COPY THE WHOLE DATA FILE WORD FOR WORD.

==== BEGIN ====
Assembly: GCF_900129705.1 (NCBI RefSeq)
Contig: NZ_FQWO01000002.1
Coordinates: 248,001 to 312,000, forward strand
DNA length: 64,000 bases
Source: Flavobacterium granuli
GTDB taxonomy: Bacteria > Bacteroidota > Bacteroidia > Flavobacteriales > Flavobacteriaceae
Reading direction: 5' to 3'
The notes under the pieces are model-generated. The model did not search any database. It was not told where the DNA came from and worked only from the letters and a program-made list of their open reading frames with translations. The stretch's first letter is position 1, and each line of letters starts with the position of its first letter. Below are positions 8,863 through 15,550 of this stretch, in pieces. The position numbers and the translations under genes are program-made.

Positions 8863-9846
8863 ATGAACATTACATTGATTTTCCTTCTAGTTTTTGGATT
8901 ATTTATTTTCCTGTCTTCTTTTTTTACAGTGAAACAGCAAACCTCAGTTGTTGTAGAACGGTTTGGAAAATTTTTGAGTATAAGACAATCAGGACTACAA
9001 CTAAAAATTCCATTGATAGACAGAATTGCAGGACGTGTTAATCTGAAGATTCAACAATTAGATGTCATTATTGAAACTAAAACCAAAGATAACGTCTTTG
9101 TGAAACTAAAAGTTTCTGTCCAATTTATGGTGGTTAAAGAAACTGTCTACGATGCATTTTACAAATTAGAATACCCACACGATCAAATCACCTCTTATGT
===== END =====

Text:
Assembly: GCF_900129705.1 (NCBI RefSeq)
Contig: NZ_FQWO01000002.1
Coordinates: 248,001 to 312,000, forward strand
DNA length: 64,000 bases
Source: Flavobacterium granuli
GTDB taxonomy: Bacteria > Bacteroidota > Bacteroidia > Flavobacteriales > Flavobacteriaceae
Reading direction: 5' to 3'
The notes under the pieces are model-generated. The model did not search any database. It was not told where the DNA came from and worked only from the letters and a program-made list of their open reading frames with translations. The stretch's first letter is position 1, and each line of letters starts with the position of its first letter. Below are positions 8,863 through 15,550 of this stretch, in pieces. The position numbers and the translations under genes are program-made.

Positions 8863-9846
8863 ATGAACATTACATTGATTTTCCTTCTAGTTTTTGGATT
8901 ATTTATTTTCCTGTCTTCTTTTTTTACAGTGAAACAGCAAACCTCAGTTGTTGTAGAACGGTTTGGAAAATTTTTGAGTATAAGACAATCAGGACTACAA
9001 CTAAAAATTCCATTGATAGACAGAATTGCAGGACGTGTTAATCTGAAGATTCAACAATTAGATGTCATTATTGAAACTAAAACCAAAGATAACGTCTTTG
9101 TGAAACTAAAAGTTTCTGTCCAATTTATGGTGGTTAAAGAAACTGTCTACGATGCATTTTACAAATTAGAATACCCACACGATCAAATCACCTCTTATGT